A palimpsest is a work or art or manuscript that has been painted on on or written on, scraped off, and used again. The word palimpsest comes through Latin from the Greek words παλιν and ψαω, which is "again" and "I scrape". There are a lot of palimpsest wallpaintings about if you look carefully, in the Middle Ages it was common for faded wallpaintings to be repainted or painted over. Here at Combe in Oxfordshire, is a fairly obvious one. A representation of the Crucifixion dating to the late fifteenth or early sixteenth century has been painted over a larger and earlier representation of the same subject. You can see the cross beam, arms and head of Christ of the earlier painting, above the clearer later painting.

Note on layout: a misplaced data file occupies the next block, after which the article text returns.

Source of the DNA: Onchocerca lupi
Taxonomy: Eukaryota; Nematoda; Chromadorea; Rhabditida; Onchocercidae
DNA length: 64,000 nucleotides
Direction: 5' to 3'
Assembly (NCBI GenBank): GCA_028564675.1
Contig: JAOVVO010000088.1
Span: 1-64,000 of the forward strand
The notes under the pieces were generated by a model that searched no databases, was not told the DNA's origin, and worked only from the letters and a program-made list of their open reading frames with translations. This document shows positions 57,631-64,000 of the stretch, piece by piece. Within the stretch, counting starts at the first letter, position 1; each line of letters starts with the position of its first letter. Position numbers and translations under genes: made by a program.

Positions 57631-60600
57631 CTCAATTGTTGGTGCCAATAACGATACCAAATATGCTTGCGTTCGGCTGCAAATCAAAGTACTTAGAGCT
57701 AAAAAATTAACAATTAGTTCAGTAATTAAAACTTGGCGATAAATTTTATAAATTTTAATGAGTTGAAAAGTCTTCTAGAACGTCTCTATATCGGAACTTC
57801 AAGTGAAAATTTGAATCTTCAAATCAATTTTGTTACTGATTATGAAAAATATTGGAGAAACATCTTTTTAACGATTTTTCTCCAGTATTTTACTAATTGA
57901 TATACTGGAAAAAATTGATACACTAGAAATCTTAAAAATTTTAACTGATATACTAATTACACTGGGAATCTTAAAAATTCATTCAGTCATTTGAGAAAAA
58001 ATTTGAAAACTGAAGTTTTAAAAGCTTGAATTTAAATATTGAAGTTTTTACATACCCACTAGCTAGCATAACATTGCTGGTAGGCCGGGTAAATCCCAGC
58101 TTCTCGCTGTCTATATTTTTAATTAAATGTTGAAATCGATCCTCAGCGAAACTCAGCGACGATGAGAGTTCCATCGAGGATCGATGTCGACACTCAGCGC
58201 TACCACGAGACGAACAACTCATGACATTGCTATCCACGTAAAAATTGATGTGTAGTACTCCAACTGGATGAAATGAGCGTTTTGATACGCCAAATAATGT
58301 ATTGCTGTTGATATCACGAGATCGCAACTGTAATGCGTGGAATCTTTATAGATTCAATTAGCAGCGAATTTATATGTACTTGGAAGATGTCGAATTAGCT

On the south aisle wall of South Leigh church, also in Oxfordshire, is a wonderful palimpsest wallpainting: a representation of St Michael weighing souls, with Our Lady trying to tip the scales through prayer. It has been painted over a much smaller version of the same subject. The later painting is evidently sixteenth century, the earlier painting less than a hundred years earlier. (The photo of the whole composition is by Martin Beek)
Here's my detail of the same panel. The faded head of the earlier St Michael is just next to the right arm of the later one:
A good starting point for further study of English and Welsh medieval wallpaintings:
Roger Rosewell, Medieval Wallpaintings in English and Welsh Churches (Boydell, 2008).